What’s more, the ones that do like you when you are being truthful like the REAL version of you. What could be more fulfilling, meaningful and authentic than that?

I’ve seen plenty of assholes that are relatively well-liked because they embrace their assholery, while the ones that are assholes but pretend they’re not assholes end up with fake, superficial bonds with their peers (at best). At worst they’re ostracized. People are generally very good and quick at judging the authenticity of others. If something doesn’t sit right with them, they tend to keep them at arm’s length.

Unless you are a clinical psychopath, your body will tell you exactly when you are breaching this rule.

Tell the truth, or at least don’t lie.

Jordan Peterson’s 12 Rules For Life Rule 7: Pursue What is Meaningful (Not What is Expedient)

Expedient: (of an action) convenient and practical although possibly improper or immoral.

Now that we know what expedience is, how do we stay away from it? Expedience is our default. Expedience is usually what is instantly gratifying. Think chocolate, comfort, and drugs. What’s instantly gratifying takes away from our future selves. Take too much instant gratification over an extended period of time, and you will be in big trouble.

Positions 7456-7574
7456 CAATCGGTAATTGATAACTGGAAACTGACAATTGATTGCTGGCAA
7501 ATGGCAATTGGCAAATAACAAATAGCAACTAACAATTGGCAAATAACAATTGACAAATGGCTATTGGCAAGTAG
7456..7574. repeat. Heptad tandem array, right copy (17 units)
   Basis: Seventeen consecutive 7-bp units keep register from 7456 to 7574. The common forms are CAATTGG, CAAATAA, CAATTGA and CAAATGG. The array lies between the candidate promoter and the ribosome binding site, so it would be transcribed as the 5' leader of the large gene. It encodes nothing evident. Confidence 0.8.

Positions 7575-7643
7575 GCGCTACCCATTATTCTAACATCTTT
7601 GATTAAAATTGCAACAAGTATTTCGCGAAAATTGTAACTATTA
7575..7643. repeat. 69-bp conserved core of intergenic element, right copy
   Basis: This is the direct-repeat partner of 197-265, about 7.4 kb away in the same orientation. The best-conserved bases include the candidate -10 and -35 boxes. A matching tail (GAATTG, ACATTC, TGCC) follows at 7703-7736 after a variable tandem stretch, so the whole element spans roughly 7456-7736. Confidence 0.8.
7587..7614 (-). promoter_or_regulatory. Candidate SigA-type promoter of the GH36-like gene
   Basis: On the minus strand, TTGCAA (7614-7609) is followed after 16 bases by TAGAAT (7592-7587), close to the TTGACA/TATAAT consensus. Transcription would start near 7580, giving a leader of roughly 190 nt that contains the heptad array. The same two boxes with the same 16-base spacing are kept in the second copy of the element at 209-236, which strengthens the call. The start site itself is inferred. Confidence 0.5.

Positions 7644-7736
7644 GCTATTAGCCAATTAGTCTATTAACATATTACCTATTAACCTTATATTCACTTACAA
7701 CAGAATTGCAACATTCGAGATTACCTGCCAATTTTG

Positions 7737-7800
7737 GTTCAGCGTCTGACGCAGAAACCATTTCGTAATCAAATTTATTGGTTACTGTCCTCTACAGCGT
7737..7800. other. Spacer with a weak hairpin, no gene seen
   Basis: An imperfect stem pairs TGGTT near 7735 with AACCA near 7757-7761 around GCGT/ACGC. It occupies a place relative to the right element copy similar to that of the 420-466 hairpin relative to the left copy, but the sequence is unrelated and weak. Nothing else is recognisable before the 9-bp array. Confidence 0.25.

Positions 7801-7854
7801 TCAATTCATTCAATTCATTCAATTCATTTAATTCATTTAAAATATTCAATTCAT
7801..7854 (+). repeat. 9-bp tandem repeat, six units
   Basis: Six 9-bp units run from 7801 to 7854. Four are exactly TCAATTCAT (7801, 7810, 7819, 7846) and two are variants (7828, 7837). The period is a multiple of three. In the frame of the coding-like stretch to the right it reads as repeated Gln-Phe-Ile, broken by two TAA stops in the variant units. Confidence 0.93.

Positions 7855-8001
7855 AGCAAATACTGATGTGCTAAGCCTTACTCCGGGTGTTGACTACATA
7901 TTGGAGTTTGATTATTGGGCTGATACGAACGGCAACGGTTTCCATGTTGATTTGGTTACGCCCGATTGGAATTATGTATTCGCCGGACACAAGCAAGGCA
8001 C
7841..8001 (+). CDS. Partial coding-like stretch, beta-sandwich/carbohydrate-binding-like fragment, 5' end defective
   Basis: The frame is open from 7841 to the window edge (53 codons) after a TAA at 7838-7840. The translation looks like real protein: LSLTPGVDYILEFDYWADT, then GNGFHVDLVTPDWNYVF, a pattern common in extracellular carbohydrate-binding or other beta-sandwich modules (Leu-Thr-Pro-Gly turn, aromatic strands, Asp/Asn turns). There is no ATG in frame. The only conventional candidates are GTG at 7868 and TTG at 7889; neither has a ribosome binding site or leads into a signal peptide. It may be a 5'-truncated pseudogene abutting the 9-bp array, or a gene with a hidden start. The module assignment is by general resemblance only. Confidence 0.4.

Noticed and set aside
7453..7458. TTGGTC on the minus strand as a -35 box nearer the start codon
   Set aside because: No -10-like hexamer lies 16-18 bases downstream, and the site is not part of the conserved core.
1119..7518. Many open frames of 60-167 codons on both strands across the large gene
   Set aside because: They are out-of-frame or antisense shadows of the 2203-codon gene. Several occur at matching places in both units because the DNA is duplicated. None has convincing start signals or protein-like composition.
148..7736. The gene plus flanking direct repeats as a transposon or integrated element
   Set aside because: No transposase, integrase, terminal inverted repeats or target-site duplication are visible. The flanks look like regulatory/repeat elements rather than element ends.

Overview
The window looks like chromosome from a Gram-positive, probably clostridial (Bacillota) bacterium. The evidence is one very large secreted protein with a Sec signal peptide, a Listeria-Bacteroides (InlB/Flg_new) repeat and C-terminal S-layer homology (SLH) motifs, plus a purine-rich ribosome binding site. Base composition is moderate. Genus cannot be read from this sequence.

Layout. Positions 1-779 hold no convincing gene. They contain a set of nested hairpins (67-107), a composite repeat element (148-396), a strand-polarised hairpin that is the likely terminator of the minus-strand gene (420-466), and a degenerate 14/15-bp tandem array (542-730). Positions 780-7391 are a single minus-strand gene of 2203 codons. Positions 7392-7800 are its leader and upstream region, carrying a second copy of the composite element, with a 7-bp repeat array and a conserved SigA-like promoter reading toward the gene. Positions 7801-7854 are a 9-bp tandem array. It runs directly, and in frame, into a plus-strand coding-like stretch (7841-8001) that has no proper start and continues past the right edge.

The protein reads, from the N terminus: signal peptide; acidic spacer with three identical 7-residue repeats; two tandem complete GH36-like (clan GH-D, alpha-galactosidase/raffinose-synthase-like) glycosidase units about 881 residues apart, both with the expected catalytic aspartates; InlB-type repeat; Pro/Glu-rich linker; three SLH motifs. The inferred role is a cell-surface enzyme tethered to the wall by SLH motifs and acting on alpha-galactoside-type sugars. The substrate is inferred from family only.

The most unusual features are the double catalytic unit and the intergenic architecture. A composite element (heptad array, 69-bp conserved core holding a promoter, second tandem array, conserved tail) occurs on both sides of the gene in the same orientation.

Delayed gratification is the same as bargaining with the future. If we put in some work now, or seek some form of discomfort whether it be exercise, cold showers, fasting, or apologizing to someone we have wronged, we will be better off in the future. It’s the equivalent of investing or saving money for a later date.

The secret to success is the successful sacrifice. A Queen’s Gambit of sorts.

Success is letting go of who you are in the search for who you might become.

So how do we figure out what is meaningful? Viktor Frankl, the author of Man’s Search For Meaning – a book accounting life in the Nazi concentration camps in World War II – says that meaning can come in various shapes and forms. It could come in the shape of life’s work that is yet to be completed, a mission of sorts. Or it could come in the form of the love for another like a spouse or child.